There is a third condition for the manifestation of a toxin, namely the presence of unwise or careless attention. This has to do with the quality of the mind in the present moment, with how much attention is brought to bear upon the awareness of the object. If attention is weak or lacking, then there is little or no conscious awareness and one is acting automatically or reflexively. The toxin surges from latency and is acted out in behavior without even being noticed by the mind. You may have experienced this, becoming angry without being aware of consciously choosing to do so.

In moments when attention is strong, because we deliberately cultivate awareness of inner states as they arise and pass away in the mind with wise or careful attention, we are far more able to notice what is going on and thereby to influence what unfolds by the exercise of volition. We may still get angry, but the experience is different when we are aware that we are angry compared to when we are not. Refining the attention further, by bringing mindfulness to bear on the situation, renders the anger an object of investigation and has the effect of neutralizing it as an emotion enacted in the moment.

All three of these conditions work together to bring about an unwholesome moment, and all three storms rage in concert with one another to wreak havoc on the quality of our inner lives and to the detriment of the world as a whole. The Buddhist tradition offers a threefold approach to reducing their strength, and possibly even calming them once and for all:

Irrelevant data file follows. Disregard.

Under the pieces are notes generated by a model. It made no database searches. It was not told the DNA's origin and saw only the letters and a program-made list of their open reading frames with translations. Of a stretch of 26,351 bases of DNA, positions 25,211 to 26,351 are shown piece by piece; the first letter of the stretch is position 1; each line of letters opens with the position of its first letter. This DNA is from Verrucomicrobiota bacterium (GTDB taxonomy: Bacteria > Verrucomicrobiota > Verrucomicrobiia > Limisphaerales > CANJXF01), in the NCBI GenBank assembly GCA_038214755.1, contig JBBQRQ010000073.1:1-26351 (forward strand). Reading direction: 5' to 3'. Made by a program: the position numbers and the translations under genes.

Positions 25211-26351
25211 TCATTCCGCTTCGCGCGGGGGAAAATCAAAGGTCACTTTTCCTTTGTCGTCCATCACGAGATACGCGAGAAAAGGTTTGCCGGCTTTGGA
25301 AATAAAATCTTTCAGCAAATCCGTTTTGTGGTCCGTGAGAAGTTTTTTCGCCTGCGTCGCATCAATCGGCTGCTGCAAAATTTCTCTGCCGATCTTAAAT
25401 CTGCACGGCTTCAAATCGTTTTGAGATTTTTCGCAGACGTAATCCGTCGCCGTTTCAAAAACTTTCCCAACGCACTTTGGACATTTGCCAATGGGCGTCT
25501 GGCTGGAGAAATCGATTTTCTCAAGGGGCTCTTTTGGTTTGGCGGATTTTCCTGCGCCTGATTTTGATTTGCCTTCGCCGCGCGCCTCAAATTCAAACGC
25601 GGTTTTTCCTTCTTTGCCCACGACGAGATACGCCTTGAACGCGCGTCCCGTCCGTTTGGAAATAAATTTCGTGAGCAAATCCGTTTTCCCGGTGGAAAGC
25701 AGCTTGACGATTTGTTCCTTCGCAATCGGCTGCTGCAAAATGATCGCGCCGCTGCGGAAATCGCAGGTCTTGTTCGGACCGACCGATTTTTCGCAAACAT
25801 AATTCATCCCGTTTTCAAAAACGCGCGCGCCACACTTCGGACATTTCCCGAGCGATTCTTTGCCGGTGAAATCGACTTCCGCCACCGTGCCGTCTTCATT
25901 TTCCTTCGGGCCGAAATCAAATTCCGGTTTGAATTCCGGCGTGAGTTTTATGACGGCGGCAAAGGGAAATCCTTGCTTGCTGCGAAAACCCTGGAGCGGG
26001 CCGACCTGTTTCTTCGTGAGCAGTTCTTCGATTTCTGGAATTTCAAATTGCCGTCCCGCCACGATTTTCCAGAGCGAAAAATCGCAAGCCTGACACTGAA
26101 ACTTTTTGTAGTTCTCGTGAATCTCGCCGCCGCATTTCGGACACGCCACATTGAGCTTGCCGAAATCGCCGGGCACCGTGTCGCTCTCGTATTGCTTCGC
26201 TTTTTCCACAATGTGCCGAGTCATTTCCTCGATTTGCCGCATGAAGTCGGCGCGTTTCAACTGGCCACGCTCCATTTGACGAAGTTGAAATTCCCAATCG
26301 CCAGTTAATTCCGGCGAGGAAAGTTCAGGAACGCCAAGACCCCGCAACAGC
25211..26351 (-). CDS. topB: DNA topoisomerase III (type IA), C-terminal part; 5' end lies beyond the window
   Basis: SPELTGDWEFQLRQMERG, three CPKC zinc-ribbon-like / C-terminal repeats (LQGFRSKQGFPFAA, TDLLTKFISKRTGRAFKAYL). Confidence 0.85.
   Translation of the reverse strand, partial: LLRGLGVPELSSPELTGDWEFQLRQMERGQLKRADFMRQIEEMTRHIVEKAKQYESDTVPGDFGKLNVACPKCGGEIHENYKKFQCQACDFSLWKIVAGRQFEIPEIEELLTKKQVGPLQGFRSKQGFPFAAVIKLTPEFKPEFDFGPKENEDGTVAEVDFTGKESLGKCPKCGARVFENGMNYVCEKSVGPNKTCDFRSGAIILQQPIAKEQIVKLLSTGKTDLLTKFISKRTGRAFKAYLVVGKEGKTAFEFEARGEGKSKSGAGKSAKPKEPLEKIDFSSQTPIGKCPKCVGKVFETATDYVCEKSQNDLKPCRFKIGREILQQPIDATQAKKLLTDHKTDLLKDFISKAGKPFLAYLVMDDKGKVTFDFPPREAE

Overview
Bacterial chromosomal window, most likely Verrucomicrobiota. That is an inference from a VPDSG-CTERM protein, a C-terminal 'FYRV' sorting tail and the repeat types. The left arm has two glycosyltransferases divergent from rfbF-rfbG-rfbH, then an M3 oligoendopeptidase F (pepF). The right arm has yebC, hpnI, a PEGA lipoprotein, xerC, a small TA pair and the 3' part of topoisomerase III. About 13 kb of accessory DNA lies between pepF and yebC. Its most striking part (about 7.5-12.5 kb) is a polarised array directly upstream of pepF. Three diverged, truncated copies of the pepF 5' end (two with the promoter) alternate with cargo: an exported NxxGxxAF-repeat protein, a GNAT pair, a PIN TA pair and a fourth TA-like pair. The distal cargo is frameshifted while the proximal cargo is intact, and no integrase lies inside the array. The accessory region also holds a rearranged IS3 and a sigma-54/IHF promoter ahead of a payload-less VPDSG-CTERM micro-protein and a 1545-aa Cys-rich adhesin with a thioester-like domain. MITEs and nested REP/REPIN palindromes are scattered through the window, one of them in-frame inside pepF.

1. The practice of integrity (sila) works to restrain or prevent triggering objects from arising in experience. If we are trying to manage our anger, for example, it might be good to steer clear of the company of others who are easily angered or to avoid situations likely to provoke anger.

2. The practice of concentration (samadhi) trains the mind’s capacity for being present in the moment, thus augmenting our ability to bring wise attention to bear as much as possible on the experience. When the powers of the mind are focused, one can better see anger as it arises internally, and with such heightened awareness one can more easily remain calm even in the presence of strong provocation.

3. The practice of wisdom (panna) has to do with gradually diminishing the underlying tendencies themselves in the unconscious mind. There is no need either for an act of will to restrain anger, or for behavioral changes to avoid its provocation, if the habitual disposition toward anger is itself eradicated. It may be that some deeply-seated habits never entirely go away, like the urge to drink in some alcoholics, but many of the inclinations we might have felt strongly at one stage of life can entirely wither away at another. Wisdom involves such deep transformation.

While emotion generally serves a useful purpose and is central to our humanity, the Buddha has demonstrated that the most harmful of these emotions, those rooted in greed, hatred and delusion, can be attenuated and even eliminated from experience in a process of gradual but profound purification. Understanding the conditions that conspire to feed these tempests goes a long way toward helping us calm their raging waters and sail through life upon more tranquil seas.

Liberate this article!

This article is available to subscribers only. Subscribe now for immediate access to the magazine plus video teachings, films, e-books, and more.

Subscribe Now

Already a subscriber? Log in.